Off The Beaten Track

May 21, 2011 § 6 Comments

Thoreau spent two years and two months living at Walden Pond in a cabin he built himself because he wished to live deliberately, to experience the essential facts of life.  This morning, I’m packing to go to Joshua Tree.  I’m very excited to see this desert, which I’ve learned may be in bloom.  I’m excited to be a fish out of water, to uproot myself from the rainy greater New York area, and look out over a vastly different landscape.

I can’t resist sharing why Thoreau left the woods:  “I left the woods for as good a reason as I went there.  Perhaps it seemed to me that I had several more lives to live, and could not spare any more time for that one.  It is remarkable how easily and insensibly we fall into a particular route, and make a beaten tracke for ourselves.  I had not lived there a week before my feet wore a path from my door to the pond-side; and though it is five or six years since I trod it, it is still quite dinstinct.  It is true, I fear that others may have fallen into it, and so helped to keep it open.  The surface of the earth is soft and impressible by the feet of men; and so with the paths which the mind travels.  How worn and dusty, then, must be the highways of the world, how deep the ruts of tradition and conformity!  I did not wish to take a cabin passage, but rather to go before the mast and on the deck of the world, for there I could best see the moonlight amid the mountains.  I do not wish to go below now.

I have learned this, at least, by my experiment; that if one advances confidently in the direction of his dreams, and endeavors to live the life which he has imagined, he will meet with a success unimagined in common hours.   He will put some things behind, will pass an invisible boundary; new, universal, and more liberal laws will begin to establish themselves around and within him; of the old laws be expanded, and interpreted in his favor in a more liberal sense, and he will live with the lecense of a higher order of beings.  In proportion as he simplifies his life, the laws of the universe will appear less complex, and solitude will not be solitude, nor poverty poverty, nor weakness, weakness.  If you nave built castles in the air, your work need not be lost; that is where they should be.  Now put the foundations under them.”

When we go away on retreat–or when we just go on a trip–we temporary simplify our lives.  We uproot ourselves from an intricately woven nest of habits and associations.  If we have an aim when we travel, we may see much–and not just much about the blooming desert in California, but about ourselves.  We need not travel far.  As Thoreau famously said:  “I have travelled much in Concord.”

§ 6 Responses to Off The Beaten Track

  • Ron Starbuck says:

    The mind is indeed a tremendous traveler, it may skip from one universe to the next as quickly as a passing thought, or focus its vision tightly and fully on a single flower blooming in the desert. One that is arising out of the emptiness of all creation, there in that present and eternal moment of time, which is entirely yours to discover, given as a gift from the heavens.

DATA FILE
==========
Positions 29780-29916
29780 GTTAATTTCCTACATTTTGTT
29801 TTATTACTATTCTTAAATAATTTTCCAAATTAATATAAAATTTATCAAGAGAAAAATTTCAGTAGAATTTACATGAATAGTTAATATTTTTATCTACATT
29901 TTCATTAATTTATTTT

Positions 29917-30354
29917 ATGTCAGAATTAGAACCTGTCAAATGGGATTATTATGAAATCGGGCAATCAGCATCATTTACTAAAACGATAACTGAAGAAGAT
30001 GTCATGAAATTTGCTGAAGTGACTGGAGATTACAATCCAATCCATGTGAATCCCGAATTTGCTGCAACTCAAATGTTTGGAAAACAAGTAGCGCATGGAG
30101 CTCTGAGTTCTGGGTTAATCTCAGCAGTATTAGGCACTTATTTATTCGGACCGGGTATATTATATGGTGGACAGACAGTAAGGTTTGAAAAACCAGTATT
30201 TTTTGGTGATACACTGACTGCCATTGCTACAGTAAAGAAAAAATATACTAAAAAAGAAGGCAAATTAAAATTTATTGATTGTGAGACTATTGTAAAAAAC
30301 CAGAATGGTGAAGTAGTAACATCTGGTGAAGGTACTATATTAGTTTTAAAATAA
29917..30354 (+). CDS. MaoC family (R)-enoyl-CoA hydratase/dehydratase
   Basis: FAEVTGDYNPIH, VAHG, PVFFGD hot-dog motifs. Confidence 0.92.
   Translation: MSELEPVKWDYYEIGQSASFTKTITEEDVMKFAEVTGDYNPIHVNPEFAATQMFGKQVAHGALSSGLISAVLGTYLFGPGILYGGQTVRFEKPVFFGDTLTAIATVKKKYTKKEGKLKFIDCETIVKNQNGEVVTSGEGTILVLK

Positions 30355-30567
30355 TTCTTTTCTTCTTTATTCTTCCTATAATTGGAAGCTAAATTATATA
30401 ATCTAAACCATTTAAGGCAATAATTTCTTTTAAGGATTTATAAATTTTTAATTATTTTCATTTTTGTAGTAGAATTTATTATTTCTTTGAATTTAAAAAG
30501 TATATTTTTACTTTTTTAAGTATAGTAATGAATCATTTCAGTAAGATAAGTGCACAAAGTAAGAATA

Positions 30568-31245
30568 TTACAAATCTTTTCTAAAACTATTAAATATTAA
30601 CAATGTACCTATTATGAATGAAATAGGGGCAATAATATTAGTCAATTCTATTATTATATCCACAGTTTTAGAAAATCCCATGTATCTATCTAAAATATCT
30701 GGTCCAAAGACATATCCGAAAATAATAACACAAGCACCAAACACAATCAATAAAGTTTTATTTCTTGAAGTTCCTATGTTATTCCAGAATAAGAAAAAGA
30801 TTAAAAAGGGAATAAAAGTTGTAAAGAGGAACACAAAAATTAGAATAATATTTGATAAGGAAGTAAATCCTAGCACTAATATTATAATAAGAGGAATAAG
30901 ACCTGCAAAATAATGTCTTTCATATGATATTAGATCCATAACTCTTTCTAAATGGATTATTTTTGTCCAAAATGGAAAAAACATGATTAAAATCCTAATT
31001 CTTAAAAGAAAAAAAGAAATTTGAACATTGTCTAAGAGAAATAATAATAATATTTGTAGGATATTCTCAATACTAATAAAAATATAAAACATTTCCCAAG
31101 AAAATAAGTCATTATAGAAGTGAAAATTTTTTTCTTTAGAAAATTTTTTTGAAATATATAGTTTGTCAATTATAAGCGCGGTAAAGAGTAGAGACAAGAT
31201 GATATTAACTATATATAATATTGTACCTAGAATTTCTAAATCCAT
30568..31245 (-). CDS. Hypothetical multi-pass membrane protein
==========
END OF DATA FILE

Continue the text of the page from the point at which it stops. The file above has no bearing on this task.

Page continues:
Enjoy your time in retreat Tracy. – Ron

  • Barbara H Berger says:

    Yes! All good wishes for your time in the desert.


  • Paula says:

    I was there 3 days ago. Beautiful weather and the quiet of the desert is unique.

  • Nick_A says:

    Hi Tracy

    When we go away on retreat–or when we just go on a trip–we temporary simplify our lives. We uproot ourselves from an intricately woven nest of habits and associations. If we have an aim when we travel, we may see much–and not just much about the blooming desert in California, but about ourselves. We need not travel far. As Thoreau famously said: “I have travelled much in Concord.”

    How many sincerely have an aim and know what it means?

    “In the Brihad-Aranyaka Upanishad, there is a prayer that could have been written at any time, by any man of any religion:

    From the unreal, lead me to the real!

    From darkness, lead me to light!

    From death, lead me to immortality!”

    Do we wish the real or consolation? What is the difference between the real and what feels right? Which light are we drawn to – the real or Lucifer’s beautiful light?

  • Maggi Moromisato says:

    Joshua Tree: I live near there and have experienced it during all the seasons, camping or just for the day: i even left some of my Mom’s ashes there. My sister came from Clayton, and we had our own memorial svc. I embrace the granite boulders; my grandchildren have played on them. When my nephew visited (pre-teen) a decade-plus ago, we did the usual tourista stuff, Disneyland, etc. Then we went to J Tree. He was so excited. Everytime he climbed over a boulder, he believed he was the first human to be there. Before he returned to NY, I asked which event was his favorite. He gave me one of his rare smiles, and said, “Joshua Tree.”

  • tracycochran says:

    Thank you, Maggi. What a great place to live. Feeling like the first human definitely trumps Disney World.

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